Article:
psalms to melodies by Gindron, a canon of the cathedral, which differed from those in use at Geneva. As early as 1552 Franc appears to have been engaged on a new Psalter, for in that year he obtained a licence to print one at Geneva, there being then no press at Lausanne. No copy of this book, if it was ever published, is known to exist, but the terms of the licence show that it consisted of the psalms of Marot with their original melodies, and the 34 psalms translated by Beza the year before, to which Franc, probably in rivalry with Bourgeois, had adapted melodies of his own. At any rate, in 1565, three years after the completion of the Genevan Psalter, that of Lausanne appeared, under the following title:—'Les Pseaumes mis en rime françoise par Clement Marot et Theodore de Bèze, auec le chant de l'eglise de Lausane [sic] 1565. Auec privilege, tant du Roy, que de Messieurs de Geneue.'
In the preface Franc disclaims any idea of competition with those 'who had executed their work with great fidelity,' or even of correcting 'what had been so well done by them.' He gives no intimation that he had himself taken any part in that work, and states, with respect to his own book, that in addition to a selection of the best tunes then in use in the church of Lausanne as well as in other Reformed Churches, he had supplied new ones to such of the psalms, then recently translated, as had not yet been set to music, and were consequently sung to the melodies of psalms in the older editions of the Psalter. He adds that his object was that each psalm should have its proper tune and confusion be thereby avoided.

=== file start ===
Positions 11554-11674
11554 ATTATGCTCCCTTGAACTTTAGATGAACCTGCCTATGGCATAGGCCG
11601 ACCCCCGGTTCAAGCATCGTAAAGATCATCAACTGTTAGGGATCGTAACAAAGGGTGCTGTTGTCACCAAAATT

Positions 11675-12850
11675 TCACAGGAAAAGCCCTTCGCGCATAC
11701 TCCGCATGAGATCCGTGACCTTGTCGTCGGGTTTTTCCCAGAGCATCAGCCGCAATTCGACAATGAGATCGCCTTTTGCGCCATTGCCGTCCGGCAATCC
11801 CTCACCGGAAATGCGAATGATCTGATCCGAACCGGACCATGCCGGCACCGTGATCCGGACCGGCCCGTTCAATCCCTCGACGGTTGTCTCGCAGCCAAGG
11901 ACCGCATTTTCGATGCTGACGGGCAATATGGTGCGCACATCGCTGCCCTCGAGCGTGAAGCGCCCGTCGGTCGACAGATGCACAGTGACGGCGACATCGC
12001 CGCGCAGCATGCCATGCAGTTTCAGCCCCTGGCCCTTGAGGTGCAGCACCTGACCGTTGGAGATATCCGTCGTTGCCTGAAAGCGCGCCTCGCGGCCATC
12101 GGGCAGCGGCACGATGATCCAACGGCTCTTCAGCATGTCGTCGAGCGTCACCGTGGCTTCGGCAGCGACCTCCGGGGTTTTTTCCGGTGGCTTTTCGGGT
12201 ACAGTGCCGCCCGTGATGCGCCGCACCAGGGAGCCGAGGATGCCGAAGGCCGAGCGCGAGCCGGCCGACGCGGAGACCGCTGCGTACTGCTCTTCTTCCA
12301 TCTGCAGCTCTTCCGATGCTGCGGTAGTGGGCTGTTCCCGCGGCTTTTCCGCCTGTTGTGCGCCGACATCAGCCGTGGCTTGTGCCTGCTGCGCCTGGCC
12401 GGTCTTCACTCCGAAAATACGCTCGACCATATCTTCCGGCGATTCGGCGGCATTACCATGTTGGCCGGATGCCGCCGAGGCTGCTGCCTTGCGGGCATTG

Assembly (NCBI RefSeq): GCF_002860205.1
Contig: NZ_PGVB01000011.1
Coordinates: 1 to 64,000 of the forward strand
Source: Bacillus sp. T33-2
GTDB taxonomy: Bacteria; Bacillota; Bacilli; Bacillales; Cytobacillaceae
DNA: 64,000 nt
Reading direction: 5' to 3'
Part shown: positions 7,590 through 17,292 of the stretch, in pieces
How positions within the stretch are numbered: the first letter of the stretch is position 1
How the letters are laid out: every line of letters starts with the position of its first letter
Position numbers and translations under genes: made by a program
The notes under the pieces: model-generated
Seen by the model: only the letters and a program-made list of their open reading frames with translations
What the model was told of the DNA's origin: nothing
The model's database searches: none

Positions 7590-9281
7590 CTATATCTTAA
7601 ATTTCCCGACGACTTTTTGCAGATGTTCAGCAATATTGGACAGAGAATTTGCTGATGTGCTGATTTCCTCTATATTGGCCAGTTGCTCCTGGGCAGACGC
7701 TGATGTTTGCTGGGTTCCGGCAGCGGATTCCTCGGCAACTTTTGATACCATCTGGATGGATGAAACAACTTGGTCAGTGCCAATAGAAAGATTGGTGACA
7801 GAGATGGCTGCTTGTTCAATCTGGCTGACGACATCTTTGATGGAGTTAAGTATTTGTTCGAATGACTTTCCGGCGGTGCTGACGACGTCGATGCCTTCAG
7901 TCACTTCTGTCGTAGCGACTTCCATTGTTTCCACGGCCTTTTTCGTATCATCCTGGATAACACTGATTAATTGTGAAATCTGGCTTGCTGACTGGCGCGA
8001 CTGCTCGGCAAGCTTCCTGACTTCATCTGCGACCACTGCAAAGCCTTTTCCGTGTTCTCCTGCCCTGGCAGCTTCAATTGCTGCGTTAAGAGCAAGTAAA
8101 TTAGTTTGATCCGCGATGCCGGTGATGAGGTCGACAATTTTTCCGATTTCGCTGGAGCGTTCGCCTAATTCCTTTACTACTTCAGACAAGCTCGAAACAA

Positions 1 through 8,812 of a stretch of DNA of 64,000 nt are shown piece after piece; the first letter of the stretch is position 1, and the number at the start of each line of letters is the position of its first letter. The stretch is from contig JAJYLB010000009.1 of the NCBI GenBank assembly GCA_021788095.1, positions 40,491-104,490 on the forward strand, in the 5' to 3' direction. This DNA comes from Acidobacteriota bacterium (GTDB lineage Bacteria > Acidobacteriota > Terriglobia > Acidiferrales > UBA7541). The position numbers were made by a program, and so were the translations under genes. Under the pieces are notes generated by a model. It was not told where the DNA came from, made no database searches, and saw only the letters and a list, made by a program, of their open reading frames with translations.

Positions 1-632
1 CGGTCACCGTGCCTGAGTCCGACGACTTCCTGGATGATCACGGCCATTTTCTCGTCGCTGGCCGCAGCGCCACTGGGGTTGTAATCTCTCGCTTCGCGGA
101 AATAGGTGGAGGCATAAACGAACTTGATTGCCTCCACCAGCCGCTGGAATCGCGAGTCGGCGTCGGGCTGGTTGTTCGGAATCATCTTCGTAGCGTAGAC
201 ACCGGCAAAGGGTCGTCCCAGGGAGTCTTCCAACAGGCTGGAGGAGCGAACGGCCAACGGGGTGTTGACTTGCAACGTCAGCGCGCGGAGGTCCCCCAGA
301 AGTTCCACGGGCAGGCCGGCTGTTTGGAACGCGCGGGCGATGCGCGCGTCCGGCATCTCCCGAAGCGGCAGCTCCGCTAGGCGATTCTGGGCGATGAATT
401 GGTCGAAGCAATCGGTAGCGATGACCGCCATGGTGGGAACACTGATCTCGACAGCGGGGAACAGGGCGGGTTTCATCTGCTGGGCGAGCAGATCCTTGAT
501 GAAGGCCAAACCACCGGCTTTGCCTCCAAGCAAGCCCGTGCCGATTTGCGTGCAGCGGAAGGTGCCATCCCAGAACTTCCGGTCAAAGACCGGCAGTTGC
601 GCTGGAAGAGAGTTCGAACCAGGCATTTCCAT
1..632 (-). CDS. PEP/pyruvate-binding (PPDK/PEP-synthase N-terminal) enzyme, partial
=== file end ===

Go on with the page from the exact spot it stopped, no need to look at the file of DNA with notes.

Stress has been laid by some writers who attributed the Genevan melodies to Franc, on a letter written to Bayle by David Constant, professor of theology at Lausanne at the end of the 17th century, in which he states that he had seen a certificate bearing date Nov. 2, 1552, and given by Beza to Franc, in which Beza testifies that it was Franc who had first set the psalms to music. Constant adds that he himself possessed a copy of the psalms in which the name of Franc appeared and which was printed at Geneva under the licence of the magistrates of that city. Baulacre, however, writing in 1745 in the Journal Helvétique, after investigating the accuracy of Constant's statement, shows that the account he sent to Bayle of Beza's letter was erroneous, as that letter contained no reference to the authorship of the melodies. Even had it done so, we have seen above that in that very year Franc had obtained a licence to print a collection of psalms for Lausanne, and the psalter to which Constant refers is that of 1565, also compiled for local use.
In this latter collection 27 melodies are composed or adapted by Franc to the psalms left without them in the Geneva Psalter of 1562, (51, 53, 62, 63, 64, 65, 66, 67, 68, 70, 71, 76, 77, 78, 82, 95, 98, 100, 108, 109, 111, 116, 127, 139, 140, 142, and 144), nineteen are selected from the tunes previously in use at Lausanne, and the rest are taken from the Genevan Psalter.
Before long, however, Lausanne followed the example of the other Reformed Churches, and the Psalter of Franc was superseded by that of Bourgeois.